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104th Congress                                                   Report
                        HOUSE OF REPRESENTATIVES

 1st Session                                                    104-158
_______________________________________________________________________
 
  EXTENSION OF AUTHORITY OF SECRETARY OF VETERANS AFFAIRS TO PROVIDE 
 PRIORITY HEALTH CARE FOR CERTAIN VETERANS EXPOSED TO AGENT ORANGE OR 
                           IONIZING RADIATION

_______________________________________________________________________


 June 26, 1995.--Committed to the Committee of the Whole House on the 
              State of the Union and ordered to be printed

                                _______


          Mr. Stump, from the Committee on Veterans' Affairs,

                        submitted the following

                              R E P O R T

                        [To accompany H.R. 1565]

      [Including cost estimate of the Congressional Budget Office]
  The Committee on Veterans' Affairs, to whom was referred the 
bill (H.R. 1565) to amend title 38, United States Code, to 
extend through December 31, 1997, the period during which the 
Secretary of Veterans Affairs is authorized to provide priority 
health care to certain veterans exposed to Agent Orange, 
ionizing radiation, or environmental hazards, having considered 
the same, reports favorably thereon with amendments and 
recommends that the bill as amended do pass.

  The amendments are as follows:
  Strike out all after the enacting clause and insert in lieu 
thereof the following:
SECTION 1. AUTHORITY TO PROVIDE PRIORITY HEALTH CARE.

  (a) Authorized Inpatient Care.--Section 1710(e) of title 38, United 
States Code, is amended--
          (1) in paragraph (1), by striking out subparagraphs (A) and 
        (B) and inserting in lieu thereof the following:
  ``(e)(1)(A) A herbicide-exposed veteran is eligible for hospital care 
and nursing home care under subsection (a)(1)(G) for any disease 
suffered by the veteran that is--
          ``(i) among those diseases for which the National Academy of 
        Sciences, in a report issued in accordance with section 2 of 
        the Agent Orange Act of 1991, has determined--
                  ``(I) that there is sufficient evidence to conclude 
                that there is a positive association between occurrence 
                of the disease in humans and exposure to a herbicide 
                agent;
                  ``(II) that there is evidence which is suggestive of 
                an association between occurrence of the disease in 
                humans and exposure to a herbicide agent, but such 
                evidence is limited in nature; or
                  ``(III) that available studies are insufficient to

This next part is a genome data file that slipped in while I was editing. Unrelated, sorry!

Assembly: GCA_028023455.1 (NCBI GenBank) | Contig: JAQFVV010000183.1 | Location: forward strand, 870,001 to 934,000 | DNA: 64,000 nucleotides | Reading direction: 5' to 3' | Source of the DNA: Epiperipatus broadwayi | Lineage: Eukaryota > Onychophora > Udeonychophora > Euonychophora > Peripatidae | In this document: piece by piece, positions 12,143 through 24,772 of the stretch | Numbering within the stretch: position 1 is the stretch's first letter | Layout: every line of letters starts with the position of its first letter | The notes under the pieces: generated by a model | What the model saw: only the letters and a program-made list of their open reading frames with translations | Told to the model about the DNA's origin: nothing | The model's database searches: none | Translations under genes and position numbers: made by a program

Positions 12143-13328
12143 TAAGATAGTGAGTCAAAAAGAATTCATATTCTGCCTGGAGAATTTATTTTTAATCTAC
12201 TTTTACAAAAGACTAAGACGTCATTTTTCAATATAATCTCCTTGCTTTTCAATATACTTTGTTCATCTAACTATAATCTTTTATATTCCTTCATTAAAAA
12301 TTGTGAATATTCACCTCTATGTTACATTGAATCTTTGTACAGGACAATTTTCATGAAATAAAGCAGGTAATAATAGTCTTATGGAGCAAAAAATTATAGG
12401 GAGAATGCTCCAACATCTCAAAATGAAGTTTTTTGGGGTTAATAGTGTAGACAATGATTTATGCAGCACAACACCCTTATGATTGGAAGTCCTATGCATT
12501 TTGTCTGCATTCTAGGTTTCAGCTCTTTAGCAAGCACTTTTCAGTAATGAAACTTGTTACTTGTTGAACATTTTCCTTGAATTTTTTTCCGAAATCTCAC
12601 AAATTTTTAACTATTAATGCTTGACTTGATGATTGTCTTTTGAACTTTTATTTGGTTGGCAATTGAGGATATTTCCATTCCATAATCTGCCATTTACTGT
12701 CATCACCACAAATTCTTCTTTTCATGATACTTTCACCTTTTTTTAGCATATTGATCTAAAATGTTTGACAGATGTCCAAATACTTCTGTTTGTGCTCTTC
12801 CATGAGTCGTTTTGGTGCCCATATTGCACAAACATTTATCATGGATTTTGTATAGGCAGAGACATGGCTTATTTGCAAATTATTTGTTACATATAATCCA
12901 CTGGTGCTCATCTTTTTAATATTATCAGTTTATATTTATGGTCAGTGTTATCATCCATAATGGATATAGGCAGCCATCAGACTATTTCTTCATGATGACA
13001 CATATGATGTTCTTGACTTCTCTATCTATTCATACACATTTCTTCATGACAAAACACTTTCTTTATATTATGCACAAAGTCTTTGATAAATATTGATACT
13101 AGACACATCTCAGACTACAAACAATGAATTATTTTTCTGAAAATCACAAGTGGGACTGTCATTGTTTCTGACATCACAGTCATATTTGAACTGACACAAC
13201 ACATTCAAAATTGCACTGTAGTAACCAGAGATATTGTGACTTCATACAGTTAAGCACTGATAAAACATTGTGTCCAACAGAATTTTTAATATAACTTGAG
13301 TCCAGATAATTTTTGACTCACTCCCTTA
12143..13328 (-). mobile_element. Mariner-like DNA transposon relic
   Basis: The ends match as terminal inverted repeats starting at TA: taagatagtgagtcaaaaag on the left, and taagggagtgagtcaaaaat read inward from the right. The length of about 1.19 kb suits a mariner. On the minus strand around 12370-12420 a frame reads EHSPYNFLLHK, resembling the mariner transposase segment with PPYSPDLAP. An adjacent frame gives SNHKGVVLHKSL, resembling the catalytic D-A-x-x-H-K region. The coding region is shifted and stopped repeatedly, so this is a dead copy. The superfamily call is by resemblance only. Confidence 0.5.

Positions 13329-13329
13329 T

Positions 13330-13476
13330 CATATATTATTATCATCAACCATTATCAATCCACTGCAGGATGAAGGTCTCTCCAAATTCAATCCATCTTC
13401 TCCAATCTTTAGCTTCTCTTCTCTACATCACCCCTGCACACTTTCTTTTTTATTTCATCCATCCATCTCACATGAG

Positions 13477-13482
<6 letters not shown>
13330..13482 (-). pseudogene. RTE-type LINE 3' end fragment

permit a conclusion about the presence or absence of an 
                association between occurrence of the disease in humans 
                and exposure to a herbicide agent; or
          ``(ii) a disease for which the Secretary, pursuant to a 
        recommendation of the Under Secretary for Health on the basis 
        of a peer-reviewed research study or studies published within 
        20 months after the most recent report of the National Academy 
        under section 2 of the Agent Orange Act of 1991, determines 
        there is credible evidence suggestive of an association between 
        occurrence of the disease in humans and exposure to a herbicide 
        agent.
  ``(B) A radiation-exposed veteran is eligible for hospital care and 
nursing home care under subsection (a)(1)(G) for any disease suffered 
by the veteran that is--
          ``(i) a disease listed in section 1112(c)(2) of this title; 
        or
          ``(ii) any other disease for which the Secretary, based on 
        the advice of the Advisory Committee on Environmental Hazards, 
        determines that there is credible evidence of a positive 
        association between occurrence of the disease in humans and 
        exposure to ionizing radiation.'';
          (2) in paragraph (2)--
                  (A) by striking out ``Hospital'' and inserting in 
                lieu thereof ``In the case of a veteran described in 
                paragraph (1)(C), hospital''; and
                  (B) by striking out ``subparagraph'' and all that 
                follows through ``subsection'' and inserting in lieu 
                thereof ``paragraph (1)(C)'';
          (3) in paragraph (3), by striking out ``of this section after 
        June 30, 1995,'' and inserting in lieu thereof ``, in the case 
        of care for a veteran described in paragraph (1)(A), after 
        December 31, 1997,''; and
          (4) by adding at the end the following new paragraph: